Londoners may well be getting a bit fed up with all things ‘Olympic’ these days, but it seems the brass bands of the region are still inspired by the five rings of glory.
As a result, this was a highly enjoyable contest, made all the more so by a whole track of runners and riders performing Philip Harper’s work with a sense of verve, vitality and very good musical sense.
As always Kevin Wadsworth said it as it was – giving appropriate praise those he felt captured both the excitement as well as the mystic of the colourful writing of 'Olympus', and dishing out a few well placed hits to those he felt tried to win their place at Cheltenham with bombast and misplaced endeavor.
Candle in the wind
His wonderful descriptive analogy of some misplaced attempts to fan the delicate flames atmosphere in the central temple movements was as good as it gets. Not even Elton John could have bettered Kevin’s take on ‘Candle in the Wind’.
The winners were excellent value for their gold medal winning success.
Hitchin Town delivered a performance that had all the essential contest elements in place from the first bang of the starter’s pistol – and didn’t let any of them go until they had crossed the line in impressive fashion under MD Craig Patterson.
The ensemble playing was tight and precise, the solo lines confident and secure, the direction neat and economical.
It was a performance of high quality from a band on damn good form. If they play like that in Cheltenham they will be close to a podium finish for certain.
Joining them there will be another impressive contender, as Epping Forest delivered an exciting, energetic account under Derek Desmond’s baton that was only beaten off the number 2 draw by that burst of super charged quality from Hitchin late in the day.
Once more, solid contest day virtues held their own in an interpretation of considerable insight by the MD.
Behind them came a quartet of classy performances, all of which just didn’t quite have that extra gear of quality in their overall execution to force their way down the M4 to Cheltenham in September.
LGB Brass, Battle Town, Cold Ash Brass and Wantage Silver B, all produced performances that had all the basics firmly in place.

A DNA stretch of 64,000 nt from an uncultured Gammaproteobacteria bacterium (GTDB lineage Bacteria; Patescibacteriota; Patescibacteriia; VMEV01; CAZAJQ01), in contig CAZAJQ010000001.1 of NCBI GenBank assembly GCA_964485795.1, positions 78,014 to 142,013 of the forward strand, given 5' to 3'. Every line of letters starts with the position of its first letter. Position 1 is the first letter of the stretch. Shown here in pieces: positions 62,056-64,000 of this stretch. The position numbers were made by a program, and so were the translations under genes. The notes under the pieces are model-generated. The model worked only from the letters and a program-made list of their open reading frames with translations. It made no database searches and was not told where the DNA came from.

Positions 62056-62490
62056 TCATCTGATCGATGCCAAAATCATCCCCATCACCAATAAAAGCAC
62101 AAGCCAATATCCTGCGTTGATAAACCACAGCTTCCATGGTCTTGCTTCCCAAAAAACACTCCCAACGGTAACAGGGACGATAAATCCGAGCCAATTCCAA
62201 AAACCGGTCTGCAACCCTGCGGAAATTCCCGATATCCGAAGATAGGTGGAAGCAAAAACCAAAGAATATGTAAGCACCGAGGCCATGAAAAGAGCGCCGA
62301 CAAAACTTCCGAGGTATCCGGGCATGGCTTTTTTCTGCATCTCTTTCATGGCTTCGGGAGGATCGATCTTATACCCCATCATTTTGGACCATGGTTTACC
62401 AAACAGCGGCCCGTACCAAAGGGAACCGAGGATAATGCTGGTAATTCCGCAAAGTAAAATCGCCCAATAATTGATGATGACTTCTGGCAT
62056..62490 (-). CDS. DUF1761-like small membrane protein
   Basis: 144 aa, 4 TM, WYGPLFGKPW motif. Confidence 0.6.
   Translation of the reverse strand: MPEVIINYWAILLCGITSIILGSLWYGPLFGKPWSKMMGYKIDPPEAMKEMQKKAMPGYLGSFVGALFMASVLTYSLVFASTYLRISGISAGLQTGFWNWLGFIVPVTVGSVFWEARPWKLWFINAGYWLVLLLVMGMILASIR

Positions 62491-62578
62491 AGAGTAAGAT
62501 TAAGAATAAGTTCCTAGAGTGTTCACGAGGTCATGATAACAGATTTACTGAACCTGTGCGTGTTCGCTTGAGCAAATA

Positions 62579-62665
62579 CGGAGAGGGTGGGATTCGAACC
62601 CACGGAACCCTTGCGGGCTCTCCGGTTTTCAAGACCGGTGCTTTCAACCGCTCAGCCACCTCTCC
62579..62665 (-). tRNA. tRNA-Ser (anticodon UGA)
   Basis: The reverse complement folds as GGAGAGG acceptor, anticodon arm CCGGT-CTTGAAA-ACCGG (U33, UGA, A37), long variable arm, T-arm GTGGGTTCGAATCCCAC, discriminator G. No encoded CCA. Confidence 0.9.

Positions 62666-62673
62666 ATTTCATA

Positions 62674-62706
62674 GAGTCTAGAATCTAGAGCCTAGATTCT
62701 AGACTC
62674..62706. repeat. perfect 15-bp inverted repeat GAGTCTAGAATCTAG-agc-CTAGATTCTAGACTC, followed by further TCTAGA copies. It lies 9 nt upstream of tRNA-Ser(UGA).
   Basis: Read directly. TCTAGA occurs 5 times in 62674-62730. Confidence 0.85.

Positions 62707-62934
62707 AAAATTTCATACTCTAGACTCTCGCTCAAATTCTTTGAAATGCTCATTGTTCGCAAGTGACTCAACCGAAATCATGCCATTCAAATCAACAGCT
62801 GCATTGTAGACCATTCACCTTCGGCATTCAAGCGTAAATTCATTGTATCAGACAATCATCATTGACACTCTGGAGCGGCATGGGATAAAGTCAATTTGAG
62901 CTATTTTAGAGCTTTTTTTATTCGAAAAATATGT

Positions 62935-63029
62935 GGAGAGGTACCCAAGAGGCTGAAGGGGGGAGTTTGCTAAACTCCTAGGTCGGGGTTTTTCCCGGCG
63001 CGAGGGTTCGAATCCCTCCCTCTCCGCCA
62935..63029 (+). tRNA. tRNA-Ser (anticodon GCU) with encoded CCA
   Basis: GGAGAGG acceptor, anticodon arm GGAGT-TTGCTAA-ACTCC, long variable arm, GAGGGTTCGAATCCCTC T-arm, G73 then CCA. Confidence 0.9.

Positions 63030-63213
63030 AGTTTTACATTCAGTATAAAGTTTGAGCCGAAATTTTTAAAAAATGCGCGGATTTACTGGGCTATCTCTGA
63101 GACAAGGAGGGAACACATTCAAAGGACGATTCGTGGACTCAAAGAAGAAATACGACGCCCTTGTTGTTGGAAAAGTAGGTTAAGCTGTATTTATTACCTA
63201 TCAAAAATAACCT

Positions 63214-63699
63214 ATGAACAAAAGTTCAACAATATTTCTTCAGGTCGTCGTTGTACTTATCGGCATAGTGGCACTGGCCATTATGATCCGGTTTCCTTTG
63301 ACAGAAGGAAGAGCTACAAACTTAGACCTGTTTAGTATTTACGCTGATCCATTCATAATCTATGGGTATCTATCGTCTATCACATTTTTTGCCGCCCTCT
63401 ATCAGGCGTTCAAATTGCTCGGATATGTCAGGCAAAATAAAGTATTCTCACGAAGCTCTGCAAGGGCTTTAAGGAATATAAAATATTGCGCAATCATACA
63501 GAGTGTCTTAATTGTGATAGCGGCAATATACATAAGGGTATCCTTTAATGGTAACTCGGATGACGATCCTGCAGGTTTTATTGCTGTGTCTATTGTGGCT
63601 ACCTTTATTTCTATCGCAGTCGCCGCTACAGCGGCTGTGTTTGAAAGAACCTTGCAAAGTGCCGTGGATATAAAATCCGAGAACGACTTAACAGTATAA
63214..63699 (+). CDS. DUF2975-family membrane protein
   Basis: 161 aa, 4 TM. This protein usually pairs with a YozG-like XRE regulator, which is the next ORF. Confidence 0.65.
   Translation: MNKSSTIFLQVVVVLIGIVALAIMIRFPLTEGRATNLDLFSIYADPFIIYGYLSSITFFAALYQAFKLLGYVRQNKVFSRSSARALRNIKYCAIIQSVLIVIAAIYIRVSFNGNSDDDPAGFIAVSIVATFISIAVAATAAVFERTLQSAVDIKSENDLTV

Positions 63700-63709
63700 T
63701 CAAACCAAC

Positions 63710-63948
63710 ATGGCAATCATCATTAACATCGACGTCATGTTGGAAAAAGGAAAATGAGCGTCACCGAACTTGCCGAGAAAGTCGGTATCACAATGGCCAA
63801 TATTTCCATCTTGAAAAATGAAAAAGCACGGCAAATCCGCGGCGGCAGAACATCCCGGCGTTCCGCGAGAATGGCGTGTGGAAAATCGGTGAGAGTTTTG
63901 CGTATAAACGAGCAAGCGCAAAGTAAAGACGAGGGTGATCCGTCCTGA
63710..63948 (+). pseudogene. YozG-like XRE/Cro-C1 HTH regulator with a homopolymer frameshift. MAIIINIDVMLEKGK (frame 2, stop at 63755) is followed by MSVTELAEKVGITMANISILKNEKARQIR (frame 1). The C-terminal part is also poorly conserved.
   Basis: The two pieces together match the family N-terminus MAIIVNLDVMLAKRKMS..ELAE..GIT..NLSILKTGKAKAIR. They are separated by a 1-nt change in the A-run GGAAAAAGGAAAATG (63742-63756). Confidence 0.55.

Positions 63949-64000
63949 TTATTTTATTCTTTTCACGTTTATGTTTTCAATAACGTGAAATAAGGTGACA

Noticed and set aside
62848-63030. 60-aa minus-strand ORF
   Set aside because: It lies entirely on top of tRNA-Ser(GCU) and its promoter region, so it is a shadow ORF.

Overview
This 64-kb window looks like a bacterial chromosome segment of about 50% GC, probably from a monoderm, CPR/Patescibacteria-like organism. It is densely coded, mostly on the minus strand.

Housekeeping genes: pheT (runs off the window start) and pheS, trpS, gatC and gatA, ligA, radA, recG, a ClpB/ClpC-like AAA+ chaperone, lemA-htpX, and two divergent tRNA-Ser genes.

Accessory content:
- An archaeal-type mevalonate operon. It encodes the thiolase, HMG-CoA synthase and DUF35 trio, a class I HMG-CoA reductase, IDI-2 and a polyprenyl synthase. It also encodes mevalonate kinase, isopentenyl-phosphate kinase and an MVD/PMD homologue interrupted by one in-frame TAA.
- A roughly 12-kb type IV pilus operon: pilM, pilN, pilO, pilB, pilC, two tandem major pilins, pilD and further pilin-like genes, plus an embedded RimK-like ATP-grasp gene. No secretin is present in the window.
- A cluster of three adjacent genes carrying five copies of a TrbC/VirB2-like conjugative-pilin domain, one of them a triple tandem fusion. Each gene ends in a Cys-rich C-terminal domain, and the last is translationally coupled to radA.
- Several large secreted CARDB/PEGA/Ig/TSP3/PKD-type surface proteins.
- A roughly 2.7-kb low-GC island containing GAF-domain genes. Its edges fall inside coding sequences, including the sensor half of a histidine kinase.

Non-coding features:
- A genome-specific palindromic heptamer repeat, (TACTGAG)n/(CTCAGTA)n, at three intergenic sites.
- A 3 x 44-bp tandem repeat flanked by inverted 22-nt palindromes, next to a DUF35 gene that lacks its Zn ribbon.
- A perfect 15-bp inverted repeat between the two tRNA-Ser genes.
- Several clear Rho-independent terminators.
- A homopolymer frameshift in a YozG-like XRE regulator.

There was much to admire in the security of the ensemble playing and the main solo lines in particular, and whilst some of the dynamics were a little on the bold side at times, the sense of vibrancy was never lost despite the occasional ragged edge to the overall band sound.
The main dividing line came in the middle sections, where the ability of the top two bands to maintain a cohesive ensemble balance even at the lowest dynamic levels was marked.
Behind the top six the standard became increasingly variable – although not one band was beaten by the demands of the sometimes intricate, if readily transparent score.
Once again Kevin Wadsworth was faced with comparing and contrasting performances of merit, just marred by occasional untunefulness, overblowing and tempos that lost rhythmic accuracy due to the adrenaline flowing through the veins – both of conductors and players.
Olney Town Brass set a solid marker off the number 1 draw to get the contest off to a good start, whilst Crystal Palace, Hangleton, Tadley Concert Brass and Hemel Hempstead all delivered accounts that just waxed and waned in overall quality – although each ended well in the credit side of the contest day ledger.
The bottom four bands did struggle, although it was noticeable how the MDs tried to ensure that their bands did not fall into the trap of trying to create a false start of optimism by giving their all too soon and then desperately holding on to make it to the finishing line.
The quality of execution did vary, but the conductors of, Harwich RBL, Brighton & Hove City Brass, Jubilee Brass and Watford all deserve credit for their intelligent use of limited numerical resources: As a result all four bands will have benefitted from this particular Olympic experience.
As for the qualifiers?
Two very solid contesting outfits in Hitchin and Epping Forest will take to the starting line at Cheltenham – both with medal winning aspirations.
They have a very realistic chance of providing London with yet more Olympic success.